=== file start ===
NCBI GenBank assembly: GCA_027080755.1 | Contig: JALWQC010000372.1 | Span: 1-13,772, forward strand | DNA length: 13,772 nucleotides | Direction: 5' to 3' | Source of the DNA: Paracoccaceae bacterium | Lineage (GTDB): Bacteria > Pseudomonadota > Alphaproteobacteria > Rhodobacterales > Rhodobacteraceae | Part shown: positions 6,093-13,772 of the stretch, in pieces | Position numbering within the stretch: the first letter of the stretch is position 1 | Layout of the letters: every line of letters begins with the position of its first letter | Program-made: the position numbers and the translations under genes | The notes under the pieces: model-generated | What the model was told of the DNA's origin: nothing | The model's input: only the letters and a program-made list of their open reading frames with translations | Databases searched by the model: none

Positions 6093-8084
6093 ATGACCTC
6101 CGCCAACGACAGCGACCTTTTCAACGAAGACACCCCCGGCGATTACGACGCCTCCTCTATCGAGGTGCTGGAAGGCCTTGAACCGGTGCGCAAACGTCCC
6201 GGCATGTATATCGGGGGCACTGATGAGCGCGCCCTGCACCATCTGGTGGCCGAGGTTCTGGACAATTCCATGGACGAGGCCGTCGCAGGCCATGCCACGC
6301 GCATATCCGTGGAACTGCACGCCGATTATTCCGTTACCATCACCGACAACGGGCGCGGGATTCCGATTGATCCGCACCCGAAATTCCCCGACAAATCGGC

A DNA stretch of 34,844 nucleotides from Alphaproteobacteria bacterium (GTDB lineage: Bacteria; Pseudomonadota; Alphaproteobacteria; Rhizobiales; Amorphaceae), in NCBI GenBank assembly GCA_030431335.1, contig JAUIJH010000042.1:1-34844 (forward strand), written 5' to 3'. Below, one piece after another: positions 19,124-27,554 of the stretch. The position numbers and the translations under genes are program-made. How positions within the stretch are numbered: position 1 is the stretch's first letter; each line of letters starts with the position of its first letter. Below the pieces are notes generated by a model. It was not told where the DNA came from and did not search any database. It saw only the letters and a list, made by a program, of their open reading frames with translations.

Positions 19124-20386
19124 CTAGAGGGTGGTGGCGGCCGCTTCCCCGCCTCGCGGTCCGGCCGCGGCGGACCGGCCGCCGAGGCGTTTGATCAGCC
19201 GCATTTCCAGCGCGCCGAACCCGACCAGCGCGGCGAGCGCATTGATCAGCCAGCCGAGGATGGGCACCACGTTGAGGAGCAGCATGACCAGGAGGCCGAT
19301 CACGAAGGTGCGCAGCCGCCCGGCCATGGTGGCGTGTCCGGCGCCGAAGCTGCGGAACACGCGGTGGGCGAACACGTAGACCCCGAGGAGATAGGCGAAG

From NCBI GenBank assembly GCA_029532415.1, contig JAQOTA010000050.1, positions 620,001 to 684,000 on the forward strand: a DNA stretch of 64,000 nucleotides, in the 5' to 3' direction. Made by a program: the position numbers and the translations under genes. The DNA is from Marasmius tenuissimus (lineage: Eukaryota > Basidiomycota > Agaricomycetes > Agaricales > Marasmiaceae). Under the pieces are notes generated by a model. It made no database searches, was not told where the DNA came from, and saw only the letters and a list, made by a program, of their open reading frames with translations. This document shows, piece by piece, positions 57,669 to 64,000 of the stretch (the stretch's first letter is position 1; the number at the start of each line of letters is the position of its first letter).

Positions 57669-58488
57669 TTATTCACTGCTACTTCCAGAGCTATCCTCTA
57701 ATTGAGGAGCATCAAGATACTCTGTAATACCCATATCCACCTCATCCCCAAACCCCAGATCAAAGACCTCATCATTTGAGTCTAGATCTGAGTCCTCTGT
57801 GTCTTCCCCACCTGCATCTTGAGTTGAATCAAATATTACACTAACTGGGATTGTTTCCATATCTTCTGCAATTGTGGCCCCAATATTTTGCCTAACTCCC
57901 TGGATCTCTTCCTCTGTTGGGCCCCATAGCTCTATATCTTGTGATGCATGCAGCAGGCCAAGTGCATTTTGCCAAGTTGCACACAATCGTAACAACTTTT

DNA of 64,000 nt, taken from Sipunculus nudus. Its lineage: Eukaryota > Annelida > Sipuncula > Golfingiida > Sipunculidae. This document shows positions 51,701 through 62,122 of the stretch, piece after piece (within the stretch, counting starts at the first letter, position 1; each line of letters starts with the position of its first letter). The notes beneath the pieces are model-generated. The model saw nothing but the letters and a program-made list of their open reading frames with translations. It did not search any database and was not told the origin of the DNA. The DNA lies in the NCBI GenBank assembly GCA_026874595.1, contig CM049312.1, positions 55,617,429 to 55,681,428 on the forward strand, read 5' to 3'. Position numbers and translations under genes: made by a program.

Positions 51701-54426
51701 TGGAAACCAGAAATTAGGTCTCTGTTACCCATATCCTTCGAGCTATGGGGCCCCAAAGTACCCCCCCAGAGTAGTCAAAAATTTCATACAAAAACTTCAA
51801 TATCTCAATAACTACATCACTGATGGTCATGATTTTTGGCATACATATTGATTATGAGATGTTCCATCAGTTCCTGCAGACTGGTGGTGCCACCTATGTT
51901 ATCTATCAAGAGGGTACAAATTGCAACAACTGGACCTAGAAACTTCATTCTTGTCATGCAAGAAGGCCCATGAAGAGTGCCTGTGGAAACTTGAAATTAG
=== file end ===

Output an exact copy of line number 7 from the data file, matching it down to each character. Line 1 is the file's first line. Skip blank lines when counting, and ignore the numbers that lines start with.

A DNA stretch of 34,844 nucleotides from Alphaproteobacteria bacterium (GTDB lineage: Bacteria; Pseudomonadota; Alphaproteobacteria; Rhizobiales; Amorphaceae), in NCBI GenBank assembly GCA_030431335.1, contig JAUIJH010000042.1:1-34844 (forward strand), written 5' to 3'. Below, one piece after another: positions 19,124-27,554 of the stretch. The position numbers and the translations under genes are program-made. How positions within the stretch are numbered: position 1 is the stretch's first letter; each line of letters starts with the position of its first letter. Below the pieces are notes generated by a model. It was not told where the DNA came from and did not search any database. It saw only the letters and a list, made by a program, of their open reading frames with translations.